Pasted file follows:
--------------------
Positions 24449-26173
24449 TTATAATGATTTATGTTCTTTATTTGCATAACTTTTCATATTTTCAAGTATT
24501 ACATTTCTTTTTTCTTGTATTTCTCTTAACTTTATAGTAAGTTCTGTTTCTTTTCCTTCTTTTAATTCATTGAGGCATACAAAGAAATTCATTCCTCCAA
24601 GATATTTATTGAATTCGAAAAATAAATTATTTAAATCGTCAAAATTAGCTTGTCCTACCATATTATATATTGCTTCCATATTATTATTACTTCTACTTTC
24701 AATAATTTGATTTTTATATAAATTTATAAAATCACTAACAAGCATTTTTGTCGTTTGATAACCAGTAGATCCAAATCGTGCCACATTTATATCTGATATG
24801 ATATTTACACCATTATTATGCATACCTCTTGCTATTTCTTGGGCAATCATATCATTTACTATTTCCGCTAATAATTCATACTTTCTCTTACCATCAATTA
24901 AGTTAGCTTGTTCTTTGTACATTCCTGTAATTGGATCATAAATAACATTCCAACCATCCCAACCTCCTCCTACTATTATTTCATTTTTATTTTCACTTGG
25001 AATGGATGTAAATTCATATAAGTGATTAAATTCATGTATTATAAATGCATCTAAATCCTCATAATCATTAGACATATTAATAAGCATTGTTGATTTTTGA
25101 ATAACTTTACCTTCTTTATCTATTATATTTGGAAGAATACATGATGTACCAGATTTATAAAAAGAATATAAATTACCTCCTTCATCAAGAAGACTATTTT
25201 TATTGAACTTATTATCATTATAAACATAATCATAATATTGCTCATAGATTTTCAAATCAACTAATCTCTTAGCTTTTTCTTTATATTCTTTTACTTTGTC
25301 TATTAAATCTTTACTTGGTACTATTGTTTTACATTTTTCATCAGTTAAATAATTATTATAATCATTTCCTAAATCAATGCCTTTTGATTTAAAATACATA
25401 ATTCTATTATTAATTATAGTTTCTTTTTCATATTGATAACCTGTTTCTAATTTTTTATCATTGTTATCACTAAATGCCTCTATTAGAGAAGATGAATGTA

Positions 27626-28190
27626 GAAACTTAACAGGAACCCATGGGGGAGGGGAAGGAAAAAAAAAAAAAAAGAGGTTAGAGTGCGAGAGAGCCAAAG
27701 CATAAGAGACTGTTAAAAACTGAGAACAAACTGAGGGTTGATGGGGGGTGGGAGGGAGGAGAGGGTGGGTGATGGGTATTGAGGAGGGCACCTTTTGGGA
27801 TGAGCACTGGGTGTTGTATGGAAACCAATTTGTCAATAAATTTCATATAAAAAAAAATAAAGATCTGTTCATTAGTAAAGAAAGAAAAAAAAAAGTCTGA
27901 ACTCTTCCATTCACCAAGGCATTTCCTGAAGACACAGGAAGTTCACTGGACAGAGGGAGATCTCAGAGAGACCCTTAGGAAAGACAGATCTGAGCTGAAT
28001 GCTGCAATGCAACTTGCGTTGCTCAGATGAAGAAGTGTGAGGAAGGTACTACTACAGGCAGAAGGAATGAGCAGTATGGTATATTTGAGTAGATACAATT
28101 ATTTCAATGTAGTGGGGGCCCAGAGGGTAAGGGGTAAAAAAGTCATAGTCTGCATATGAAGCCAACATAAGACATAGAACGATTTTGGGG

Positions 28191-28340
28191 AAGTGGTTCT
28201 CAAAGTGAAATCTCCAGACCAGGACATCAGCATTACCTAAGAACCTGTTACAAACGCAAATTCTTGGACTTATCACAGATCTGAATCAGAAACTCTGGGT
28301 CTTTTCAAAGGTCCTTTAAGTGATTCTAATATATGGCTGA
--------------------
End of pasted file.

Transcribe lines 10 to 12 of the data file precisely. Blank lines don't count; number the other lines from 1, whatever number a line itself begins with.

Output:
25201 TATTGAACTTATTATCATTATAAACATAATCATAATATTGCTCATAGATTTTCAAATCAACTAATCTCTTAGCTTTTTCTTTATATTCTTTTACTTTGTC
25301 TATTAAATCTTTACTTGGTACTATTGTTTTACATTTTTCATCAGTTAAATAATTATTATAATCATTTCCTAAATCAATGCCTTTTGATTTAAAATACATA
25401 ATTCTATTATTAATTATAGTTTCTTTTTCATATTGATAACCTGTTTCTAATTTTTTATCATTGTTATCACTAAATGCCTCTATTAGAGAAGATGAATGTA